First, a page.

[Lingtyp] spectrograms in linguistic description and for language comparison

Eitan Grossman eitan.grossman at mail.huji.ac.il
Fri Dec 2 16:32:14 UTC 2022

Thanks Adam for raising this issue and thanks especially to Christian for
for pointing us to his article.

Just as an anecdote about examples and what they illustrate - I am going
through spontaneous conversational Hebrew corpora right now, and am having
a very hard time locating examples that one could use to illustrate basic
grammatical relations in the language, i.e., clauses that are the
equivalent of the standard ones that we can all produce in our languages
and which populate linguistic discussions of GRs. So even if one does
occasionally find something like "I used avocado cream mask" or "She fell
asleep," one would hardly find them representative of hours of language as
actually used.

Back to spectrograms and pitch tracks etc., I wonder what your impression
is of the very qualitative type of work done in interactional linguistics,
where typically not much is claimed in terms of generalizations but each
utterance is analyzed pretty exhaustively in terms of, inter alia, prosody.
My own impression of this kind of work is that it does not make fancy
claims with respect to science, but the reader does get a good idea of what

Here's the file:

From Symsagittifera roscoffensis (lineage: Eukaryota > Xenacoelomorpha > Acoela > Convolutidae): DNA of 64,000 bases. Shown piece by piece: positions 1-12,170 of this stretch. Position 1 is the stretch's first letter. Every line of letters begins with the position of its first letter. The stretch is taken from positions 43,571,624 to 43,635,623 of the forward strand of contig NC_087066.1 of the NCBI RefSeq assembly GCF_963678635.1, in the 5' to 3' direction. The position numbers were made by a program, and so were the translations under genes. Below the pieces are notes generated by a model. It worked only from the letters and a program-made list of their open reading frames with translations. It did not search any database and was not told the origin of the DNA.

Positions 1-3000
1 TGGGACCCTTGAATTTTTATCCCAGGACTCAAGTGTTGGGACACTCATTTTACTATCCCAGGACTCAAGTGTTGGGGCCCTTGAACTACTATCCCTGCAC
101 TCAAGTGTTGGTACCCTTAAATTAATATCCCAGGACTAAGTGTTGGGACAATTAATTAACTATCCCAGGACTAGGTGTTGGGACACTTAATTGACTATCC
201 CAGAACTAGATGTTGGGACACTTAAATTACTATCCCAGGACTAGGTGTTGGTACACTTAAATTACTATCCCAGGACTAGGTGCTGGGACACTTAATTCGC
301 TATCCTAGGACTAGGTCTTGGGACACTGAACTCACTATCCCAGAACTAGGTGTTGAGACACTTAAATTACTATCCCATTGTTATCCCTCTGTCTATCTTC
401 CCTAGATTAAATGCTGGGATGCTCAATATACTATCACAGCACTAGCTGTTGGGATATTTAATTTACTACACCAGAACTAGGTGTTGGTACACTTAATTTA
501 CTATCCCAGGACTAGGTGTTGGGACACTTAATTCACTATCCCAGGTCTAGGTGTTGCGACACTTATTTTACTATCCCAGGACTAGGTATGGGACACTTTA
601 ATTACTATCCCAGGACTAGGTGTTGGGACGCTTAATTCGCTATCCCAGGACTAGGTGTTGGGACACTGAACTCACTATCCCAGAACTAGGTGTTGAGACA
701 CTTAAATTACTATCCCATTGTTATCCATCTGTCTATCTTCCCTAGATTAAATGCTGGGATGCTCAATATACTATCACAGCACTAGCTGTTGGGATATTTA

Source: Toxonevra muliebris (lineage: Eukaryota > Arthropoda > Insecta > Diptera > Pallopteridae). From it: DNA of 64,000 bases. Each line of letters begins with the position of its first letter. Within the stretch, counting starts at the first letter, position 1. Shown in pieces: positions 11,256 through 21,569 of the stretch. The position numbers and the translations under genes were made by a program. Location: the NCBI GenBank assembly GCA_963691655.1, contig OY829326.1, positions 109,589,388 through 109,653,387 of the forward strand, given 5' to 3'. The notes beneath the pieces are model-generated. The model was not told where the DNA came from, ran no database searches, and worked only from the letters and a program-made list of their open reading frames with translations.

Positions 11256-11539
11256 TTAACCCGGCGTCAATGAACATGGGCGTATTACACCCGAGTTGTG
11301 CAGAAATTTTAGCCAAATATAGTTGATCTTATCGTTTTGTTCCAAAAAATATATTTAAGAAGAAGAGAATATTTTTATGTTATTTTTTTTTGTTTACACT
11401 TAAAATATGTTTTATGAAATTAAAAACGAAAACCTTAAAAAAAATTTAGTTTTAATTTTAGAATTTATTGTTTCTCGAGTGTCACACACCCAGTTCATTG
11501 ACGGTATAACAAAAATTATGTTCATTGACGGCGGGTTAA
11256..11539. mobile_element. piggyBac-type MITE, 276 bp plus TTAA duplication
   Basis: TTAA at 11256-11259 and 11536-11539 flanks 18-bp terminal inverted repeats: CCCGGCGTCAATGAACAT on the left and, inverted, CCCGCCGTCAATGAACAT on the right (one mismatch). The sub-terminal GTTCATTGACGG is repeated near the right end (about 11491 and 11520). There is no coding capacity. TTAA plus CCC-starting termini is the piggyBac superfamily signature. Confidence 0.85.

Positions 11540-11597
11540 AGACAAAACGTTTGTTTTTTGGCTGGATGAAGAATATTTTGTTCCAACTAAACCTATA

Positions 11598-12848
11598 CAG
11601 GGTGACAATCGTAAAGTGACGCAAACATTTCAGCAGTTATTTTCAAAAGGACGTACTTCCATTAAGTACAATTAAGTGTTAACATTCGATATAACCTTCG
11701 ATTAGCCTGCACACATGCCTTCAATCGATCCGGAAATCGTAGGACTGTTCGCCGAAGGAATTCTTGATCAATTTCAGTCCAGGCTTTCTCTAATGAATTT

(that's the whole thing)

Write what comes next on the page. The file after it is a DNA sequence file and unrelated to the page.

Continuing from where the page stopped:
the range of variation is and how the prosody of each utterance relates to


On Fri, Dec 2, 2022 at 5:16 PM Christian Lehmann <
christian.lehmann at uni-erfurt.de> wrote:

> Dear Jürgen,
> to mitigate a bit your pessimist opinion of the methodological situation
> of our discipline, let me mention, as a contribution to the discussion you
> are requiring, my web page
> https://www.christianlehmann.eu/ling/ling_meth/ling_description/representations/?open=example.inc
> which advocates a distinction between
>    1. a probatory example (which is data used as scientific evidence)
>    2. and an illustrative example (or pedagogical example, which is only
>    meant to render a descriptive statement more concrete and, thus, to help
>    understanding).
> Methodological standards for these two kinds of examples are completely
> different. On #1, I may recommend:
> Lehmann, Christian 2004, “Data in linguistics.” *The Linguistic Review*
> 21(3/4):275-310.
> <https://www.researchgate.net/publication/249931781_Data_in_linguistics>
> Best,
> Christian
> --
> Prof. em. Dr. Christian Lehmann
> Rudolfstr. 4
> 99092 Erfurt
> Deutschland
> Tel.: +49/361/2113417
> E-Post: christianw_lehmann at arcor.de
> Web: https://www.christianlehmann.eu
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